One of the most surprising frontrunners for 2021’s Movie of the Year is the culinary revenge drama Pig, in which a world-weary Nicolas Cages emerges from retirement & isolation to smite his rivals with the fine art of fine dining. I personally related to Pig‘s kitchen culture critiques more than I expected to, especially as someone who put themselves through college by working back-of-house positions for most of the 2000s. But what about people with no kitchen experience? What if you’re a veteran of less macho service industries, like hair salons & drag clubs? Don’t you deserve your own revenge-mission drama that’s quietly bitter about the changing world?
Yes, Swan Song is essentially Pig for bitter old queens instead of bitter old chefs. Udo Kier stars as a gay-elder hairdresser in Sandusky, Ohio, who’s dragged out of retirement for one final mission (and to square off against his nemesis in glamor, Jennifer Coolidge). “Inspired by a true icon,” he’s known in his community as “The Liberace of Sandusky,” but he dresses & quips more like a small-town Quentin Crisp. Reassembling his gaudy costume rings & 70s leisure suits like knights’ armor, he embarks on a heroic journey to spruce the hair of his wealthiest client as she lays in her casket, carefully burning every bridge along the way between his old life & a new—to his eyes—less authentic world.
Unfortunately, this is a case where the character is much stronger than the movie that contains him. Swan Song constantly distracts from its own antique glamor with attempts at a distinctly modern, Sundancey style. Despite its shockingly expensive soundtrack, it’s shot with the same cheap, bland digi sheen that’s plagued most quirky character studies on Sundance’s docket in recent decades (although the film notably premiered at SXSW, despite appearing tailor-made for that fest). Its story structure is so by the numbers that you halfway expect Tim Meadows to interject, “Pat Pitesenbarger needs to think about his whole life before he dresses hair.” And the frustrating thing is that the character is solid enough of an anchor on his own that none of the movie’s failed attempts at style or poignancy are at all necessary. In an ideal world, this would get a Sordid Lives-style spinoff sitcom where Kier & Coolidge wage war in competing hair salons across the street from each other. I could watch them bitterly banter forever, even if everything around them tested my patience.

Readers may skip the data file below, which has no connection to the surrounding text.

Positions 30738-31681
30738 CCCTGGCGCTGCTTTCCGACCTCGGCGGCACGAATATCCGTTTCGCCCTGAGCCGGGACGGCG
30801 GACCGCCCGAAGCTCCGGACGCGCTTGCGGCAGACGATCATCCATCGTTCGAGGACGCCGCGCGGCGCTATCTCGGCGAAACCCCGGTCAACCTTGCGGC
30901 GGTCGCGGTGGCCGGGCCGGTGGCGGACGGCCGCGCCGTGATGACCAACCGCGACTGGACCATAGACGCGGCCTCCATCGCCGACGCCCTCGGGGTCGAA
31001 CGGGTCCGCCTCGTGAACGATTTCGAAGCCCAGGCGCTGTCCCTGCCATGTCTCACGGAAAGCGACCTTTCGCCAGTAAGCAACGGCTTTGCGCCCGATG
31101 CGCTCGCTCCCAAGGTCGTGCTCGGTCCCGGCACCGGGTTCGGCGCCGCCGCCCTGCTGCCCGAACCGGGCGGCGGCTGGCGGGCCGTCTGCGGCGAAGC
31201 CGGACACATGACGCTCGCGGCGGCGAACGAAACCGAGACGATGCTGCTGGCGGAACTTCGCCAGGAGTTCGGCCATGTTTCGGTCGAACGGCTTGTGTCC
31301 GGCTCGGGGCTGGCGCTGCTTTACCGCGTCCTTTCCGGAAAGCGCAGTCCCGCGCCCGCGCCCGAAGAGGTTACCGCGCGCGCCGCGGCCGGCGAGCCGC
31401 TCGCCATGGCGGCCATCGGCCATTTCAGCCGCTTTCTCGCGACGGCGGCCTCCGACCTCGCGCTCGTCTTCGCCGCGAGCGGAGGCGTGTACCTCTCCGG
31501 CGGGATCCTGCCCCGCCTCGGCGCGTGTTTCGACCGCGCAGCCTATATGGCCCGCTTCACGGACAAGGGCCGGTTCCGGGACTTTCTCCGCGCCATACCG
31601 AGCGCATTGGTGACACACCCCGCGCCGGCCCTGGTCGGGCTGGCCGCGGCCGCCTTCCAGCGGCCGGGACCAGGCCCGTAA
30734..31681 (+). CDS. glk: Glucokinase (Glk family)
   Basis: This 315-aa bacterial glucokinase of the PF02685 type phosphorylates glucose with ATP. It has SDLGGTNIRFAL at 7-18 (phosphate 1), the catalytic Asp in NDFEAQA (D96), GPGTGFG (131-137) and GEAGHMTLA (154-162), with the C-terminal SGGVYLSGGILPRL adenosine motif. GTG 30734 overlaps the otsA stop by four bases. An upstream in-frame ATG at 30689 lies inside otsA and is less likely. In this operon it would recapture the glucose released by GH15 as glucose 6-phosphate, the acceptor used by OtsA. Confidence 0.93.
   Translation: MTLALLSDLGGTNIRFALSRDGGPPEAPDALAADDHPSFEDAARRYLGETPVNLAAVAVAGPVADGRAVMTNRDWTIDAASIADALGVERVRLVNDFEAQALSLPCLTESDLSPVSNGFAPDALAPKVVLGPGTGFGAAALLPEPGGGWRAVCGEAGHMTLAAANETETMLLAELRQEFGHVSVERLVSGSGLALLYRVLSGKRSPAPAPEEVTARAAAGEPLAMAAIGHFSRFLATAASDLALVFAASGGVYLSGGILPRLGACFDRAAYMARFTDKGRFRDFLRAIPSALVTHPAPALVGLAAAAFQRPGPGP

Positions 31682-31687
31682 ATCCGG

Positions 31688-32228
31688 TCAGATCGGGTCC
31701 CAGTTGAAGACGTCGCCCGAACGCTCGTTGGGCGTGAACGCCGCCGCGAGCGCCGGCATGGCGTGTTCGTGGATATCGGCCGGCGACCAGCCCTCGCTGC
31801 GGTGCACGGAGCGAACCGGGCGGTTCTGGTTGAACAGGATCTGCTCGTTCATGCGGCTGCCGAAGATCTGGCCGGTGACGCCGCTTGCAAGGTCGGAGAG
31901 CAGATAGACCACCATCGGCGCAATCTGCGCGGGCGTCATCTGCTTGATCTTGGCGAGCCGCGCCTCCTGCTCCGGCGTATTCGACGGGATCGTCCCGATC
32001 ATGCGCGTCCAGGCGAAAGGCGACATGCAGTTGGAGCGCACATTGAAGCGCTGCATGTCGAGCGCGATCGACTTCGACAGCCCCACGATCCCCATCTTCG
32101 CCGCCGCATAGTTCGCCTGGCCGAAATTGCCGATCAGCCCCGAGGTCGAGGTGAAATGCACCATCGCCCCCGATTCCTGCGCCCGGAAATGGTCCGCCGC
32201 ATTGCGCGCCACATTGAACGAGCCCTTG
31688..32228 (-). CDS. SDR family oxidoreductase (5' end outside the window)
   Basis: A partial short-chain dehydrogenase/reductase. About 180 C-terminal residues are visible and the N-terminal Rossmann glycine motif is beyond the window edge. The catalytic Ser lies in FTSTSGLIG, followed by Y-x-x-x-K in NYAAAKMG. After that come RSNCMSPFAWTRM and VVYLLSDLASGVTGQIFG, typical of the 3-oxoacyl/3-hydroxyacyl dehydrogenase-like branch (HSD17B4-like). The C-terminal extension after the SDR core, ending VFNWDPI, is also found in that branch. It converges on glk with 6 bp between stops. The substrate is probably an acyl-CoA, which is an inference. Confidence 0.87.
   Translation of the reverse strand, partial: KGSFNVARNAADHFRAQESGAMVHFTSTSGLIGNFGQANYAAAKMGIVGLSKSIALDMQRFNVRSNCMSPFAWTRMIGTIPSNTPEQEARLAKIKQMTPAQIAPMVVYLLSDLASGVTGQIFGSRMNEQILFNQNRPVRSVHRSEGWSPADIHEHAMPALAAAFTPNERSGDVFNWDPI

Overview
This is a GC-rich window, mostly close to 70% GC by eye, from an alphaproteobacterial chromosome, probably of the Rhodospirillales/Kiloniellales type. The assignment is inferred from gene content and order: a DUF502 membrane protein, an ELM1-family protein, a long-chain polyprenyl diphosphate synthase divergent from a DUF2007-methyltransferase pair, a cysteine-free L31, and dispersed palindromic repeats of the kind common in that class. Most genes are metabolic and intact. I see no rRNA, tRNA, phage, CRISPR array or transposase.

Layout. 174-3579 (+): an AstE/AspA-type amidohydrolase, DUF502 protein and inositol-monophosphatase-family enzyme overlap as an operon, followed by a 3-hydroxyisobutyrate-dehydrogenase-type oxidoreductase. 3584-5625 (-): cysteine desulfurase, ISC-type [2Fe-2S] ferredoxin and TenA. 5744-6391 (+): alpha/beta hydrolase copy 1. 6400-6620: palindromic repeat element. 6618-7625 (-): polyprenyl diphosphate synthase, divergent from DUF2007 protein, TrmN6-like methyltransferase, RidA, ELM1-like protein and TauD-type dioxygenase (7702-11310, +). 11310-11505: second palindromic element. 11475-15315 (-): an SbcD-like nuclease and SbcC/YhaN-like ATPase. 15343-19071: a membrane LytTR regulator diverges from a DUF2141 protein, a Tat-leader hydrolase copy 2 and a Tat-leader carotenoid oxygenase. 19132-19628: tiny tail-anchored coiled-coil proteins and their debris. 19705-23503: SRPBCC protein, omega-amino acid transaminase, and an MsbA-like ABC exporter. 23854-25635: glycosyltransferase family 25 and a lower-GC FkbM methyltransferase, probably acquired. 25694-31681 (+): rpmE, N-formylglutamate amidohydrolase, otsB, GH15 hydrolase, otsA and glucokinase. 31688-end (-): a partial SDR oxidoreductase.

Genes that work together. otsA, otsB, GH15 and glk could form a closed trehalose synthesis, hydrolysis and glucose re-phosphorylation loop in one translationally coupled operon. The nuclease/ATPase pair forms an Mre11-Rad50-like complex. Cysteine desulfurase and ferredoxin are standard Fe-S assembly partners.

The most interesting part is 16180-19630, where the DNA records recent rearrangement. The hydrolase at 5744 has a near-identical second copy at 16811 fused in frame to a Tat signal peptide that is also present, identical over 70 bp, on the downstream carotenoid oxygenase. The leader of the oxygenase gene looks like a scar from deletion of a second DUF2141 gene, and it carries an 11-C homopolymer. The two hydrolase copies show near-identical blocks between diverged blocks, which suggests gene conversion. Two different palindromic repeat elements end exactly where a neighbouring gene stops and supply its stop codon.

There is one major advantage Swan Song has over the other quirky character studies that continually ooze out of festivals like Sundance & SXSW: it has a distinct point of view. Udo Kier’s bitterness about the changing world can sometimes feel justified, as when he laments “I wouldn’t even know how to be gay anymore” in frustration over cruising’s migration from bars to apps. Sometimes, it feels pointlessly egotistical, as when he complains that younger generations should be “kissing his rings” for paving the road to their civil rights. It at least has something pointed to say about the way community elders are often left behind by youth-obsessed gay culture instead of being properly revered & cared for, whatever the occasional limitations of that perspective may be. It’s also amusing as a bitterly fabulous counterpoint to Pig, with truffles swapped out for vintage cans of Vivante hair gel.
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